9 (39.1)
6 (26.1)
14 (58.3)
14 (58.3)

Values are presented as number (%).

NRS: numeric rating scale, CSC: clinically signicifant change, P: level of statistical significance.

At baseline, the SF-36 emotional health score was similar in both groups, whereas the physical health score was significantly lower in group A than in group B (P = 0.005). In the within-group assessments, a significant decrease in the physical and emotional health scores was observed in both groups at the 1st and 3rd month follow-up compared to baseline (group A and B, P < 0.001, P = 0.002; P = 0.005, P < 0.001, respectively). There was no difference between groups in either of the SF-36 subgroup scores at months 1 and 3 (Table 5).

Table 5 Intragroup and intergroup evaluation of SF-36 sub-scores

ParameterGroupsBaselineAt 1 moAt 3 moBaseline & 1 mo & 3 mo (P)Baseline & 1 mo (P)Baseline & 3 mo (P)1 mo & 3 mo (P)
Physical healthGroup A106.97 (37.30)193.82 (98.30)163.42 (91.37)< 0.0010.0040.0220.227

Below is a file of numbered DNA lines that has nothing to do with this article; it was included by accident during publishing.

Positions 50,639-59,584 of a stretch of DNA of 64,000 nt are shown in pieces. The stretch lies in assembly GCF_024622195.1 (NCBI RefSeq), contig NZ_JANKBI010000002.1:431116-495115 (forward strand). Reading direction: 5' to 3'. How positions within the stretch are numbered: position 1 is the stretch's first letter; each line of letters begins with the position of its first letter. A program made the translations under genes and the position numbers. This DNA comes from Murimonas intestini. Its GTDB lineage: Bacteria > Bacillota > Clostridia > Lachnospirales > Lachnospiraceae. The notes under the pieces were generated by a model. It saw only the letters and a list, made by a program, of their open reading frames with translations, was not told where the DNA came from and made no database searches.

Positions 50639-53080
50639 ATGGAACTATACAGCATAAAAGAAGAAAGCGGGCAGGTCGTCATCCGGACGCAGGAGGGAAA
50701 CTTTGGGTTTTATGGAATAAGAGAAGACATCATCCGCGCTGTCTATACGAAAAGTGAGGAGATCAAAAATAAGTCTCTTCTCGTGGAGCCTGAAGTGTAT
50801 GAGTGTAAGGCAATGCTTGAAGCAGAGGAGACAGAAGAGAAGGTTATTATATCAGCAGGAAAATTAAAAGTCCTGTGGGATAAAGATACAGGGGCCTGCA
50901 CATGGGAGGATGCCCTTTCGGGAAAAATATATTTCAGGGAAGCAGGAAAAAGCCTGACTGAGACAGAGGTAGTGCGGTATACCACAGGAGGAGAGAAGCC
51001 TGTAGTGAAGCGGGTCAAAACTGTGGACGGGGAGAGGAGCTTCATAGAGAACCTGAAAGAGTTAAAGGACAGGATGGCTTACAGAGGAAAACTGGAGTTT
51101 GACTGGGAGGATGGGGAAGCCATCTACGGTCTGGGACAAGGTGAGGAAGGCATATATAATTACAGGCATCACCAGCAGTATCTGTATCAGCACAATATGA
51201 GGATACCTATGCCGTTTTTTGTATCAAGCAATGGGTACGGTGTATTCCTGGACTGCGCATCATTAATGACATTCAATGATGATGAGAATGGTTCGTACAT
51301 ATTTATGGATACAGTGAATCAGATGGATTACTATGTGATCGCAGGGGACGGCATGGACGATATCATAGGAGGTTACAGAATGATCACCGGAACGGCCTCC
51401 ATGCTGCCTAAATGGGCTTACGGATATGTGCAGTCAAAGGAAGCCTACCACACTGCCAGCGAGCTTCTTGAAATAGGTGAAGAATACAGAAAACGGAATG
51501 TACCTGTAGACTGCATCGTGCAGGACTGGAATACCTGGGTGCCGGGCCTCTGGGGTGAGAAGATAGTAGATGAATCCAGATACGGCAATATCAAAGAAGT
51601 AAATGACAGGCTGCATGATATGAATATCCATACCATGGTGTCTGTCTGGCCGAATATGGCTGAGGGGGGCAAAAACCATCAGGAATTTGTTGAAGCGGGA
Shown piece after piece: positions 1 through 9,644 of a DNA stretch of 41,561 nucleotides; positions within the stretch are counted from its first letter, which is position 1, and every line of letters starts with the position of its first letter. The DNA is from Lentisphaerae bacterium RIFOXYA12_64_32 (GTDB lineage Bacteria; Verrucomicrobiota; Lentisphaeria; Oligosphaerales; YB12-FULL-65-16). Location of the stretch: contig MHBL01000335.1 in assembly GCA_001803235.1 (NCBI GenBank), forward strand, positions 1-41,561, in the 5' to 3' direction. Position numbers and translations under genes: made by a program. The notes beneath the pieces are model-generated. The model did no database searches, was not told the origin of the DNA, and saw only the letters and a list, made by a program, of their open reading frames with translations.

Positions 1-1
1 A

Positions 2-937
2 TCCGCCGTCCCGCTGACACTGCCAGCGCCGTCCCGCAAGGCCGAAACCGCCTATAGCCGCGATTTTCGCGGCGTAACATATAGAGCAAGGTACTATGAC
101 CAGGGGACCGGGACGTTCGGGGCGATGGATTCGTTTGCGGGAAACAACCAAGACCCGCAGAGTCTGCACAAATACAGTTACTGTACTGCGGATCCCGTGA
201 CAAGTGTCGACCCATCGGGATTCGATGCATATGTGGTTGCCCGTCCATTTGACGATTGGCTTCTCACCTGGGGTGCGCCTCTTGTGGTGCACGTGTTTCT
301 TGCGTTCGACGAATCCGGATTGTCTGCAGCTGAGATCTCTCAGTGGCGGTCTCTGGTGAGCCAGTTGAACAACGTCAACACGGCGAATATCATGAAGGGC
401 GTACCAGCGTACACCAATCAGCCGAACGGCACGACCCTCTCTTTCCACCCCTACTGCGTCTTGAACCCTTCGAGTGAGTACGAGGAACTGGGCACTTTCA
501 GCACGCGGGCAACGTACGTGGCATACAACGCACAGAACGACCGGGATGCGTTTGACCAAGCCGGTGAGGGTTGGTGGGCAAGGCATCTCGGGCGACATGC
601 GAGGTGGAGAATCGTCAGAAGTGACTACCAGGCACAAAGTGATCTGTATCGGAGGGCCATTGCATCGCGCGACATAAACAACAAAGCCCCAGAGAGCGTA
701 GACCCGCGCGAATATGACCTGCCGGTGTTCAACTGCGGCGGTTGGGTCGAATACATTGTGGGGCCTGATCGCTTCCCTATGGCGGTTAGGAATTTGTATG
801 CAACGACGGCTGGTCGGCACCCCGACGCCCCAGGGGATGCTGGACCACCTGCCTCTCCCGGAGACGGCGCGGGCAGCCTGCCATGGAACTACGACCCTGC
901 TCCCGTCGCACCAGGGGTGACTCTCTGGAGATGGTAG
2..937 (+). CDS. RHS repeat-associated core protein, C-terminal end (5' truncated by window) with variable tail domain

Group B150.68 (53.03)214.55 (83.11)197.95 (86.54)0.0020.0110.0111.000
Difference between groups (P)0.0050.4690.222
Emotional healthGroup A150.83 (54.33)214.49 (74.92)213.23 (72.38)0.0050.0470.0191.000
Group B177.27 (72.78)242.97 (73.35)234.78 (88.64)< 0.0010.0010.0021.000
Difference between groups (P)0.2010.2270.404

Physical health score was calculated by summing 4 sub-scores (bodily pain, physical functioning, role limitations due to physical health problems, general health perceptions). Emotional health score was calculated by summing 4 sub-scores (vitality, social functioning, role limitations due to emotional problems, mental health).